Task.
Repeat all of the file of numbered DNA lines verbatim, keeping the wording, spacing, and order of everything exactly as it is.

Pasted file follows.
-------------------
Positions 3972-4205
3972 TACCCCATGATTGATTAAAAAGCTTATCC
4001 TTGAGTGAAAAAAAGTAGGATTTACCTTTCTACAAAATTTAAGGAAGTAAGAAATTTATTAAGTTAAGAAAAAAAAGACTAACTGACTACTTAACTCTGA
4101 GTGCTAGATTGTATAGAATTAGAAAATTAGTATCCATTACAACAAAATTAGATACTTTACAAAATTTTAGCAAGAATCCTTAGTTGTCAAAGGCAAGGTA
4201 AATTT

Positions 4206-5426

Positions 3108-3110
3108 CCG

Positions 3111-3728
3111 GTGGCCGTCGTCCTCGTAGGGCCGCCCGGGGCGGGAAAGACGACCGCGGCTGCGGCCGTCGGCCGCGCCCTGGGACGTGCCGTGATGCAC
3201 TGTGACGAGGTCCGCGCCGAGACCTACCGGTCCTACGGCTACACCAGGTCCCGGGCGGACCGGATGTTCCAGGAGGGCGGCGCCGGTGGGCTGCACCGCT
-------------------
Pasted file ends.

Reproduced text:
Positions 3972-4205
3972 TACCCCATGATTGATTAAAAAGCTTATCC
4001 TTGAGTGAAAAAAAGTAGGATTTACCTTTCTACAAAATTTAAGGAAGTAAGAAATTTATTAAGTTAAGAAAAAAAAGACTAACTGACTACTTAACTCTGA
4101 GTGCTAGATTGTATAGAATTAGAAAATTAGTATCCATTACAACAAAATTAGATACTTTACAAAATTTTAGCAAGAATCCTTAGTTGTCAAAGGCAAGGTA
4201 AATTT

Positions 4206-5426

Positions 3108-3110
3108 CCG

Positions 3111-3728
3111 GTGGCCGTCGTCCTCGTAGGGCCGCCCGGGGCGGGAAAGACGACCGCGGCTGCGGCCGTCGGCCGCGCCCTGGGACGTGCCGTGATGCAC
3201 TGTGACGAGGTCCGCGCCGAGACCTACCGGTCCTACGGCTACACCAGGTCCCGGGCGGACCGGATGTTCCAGGAGGGCGGCGCCGGTGGGCTGCACCGCT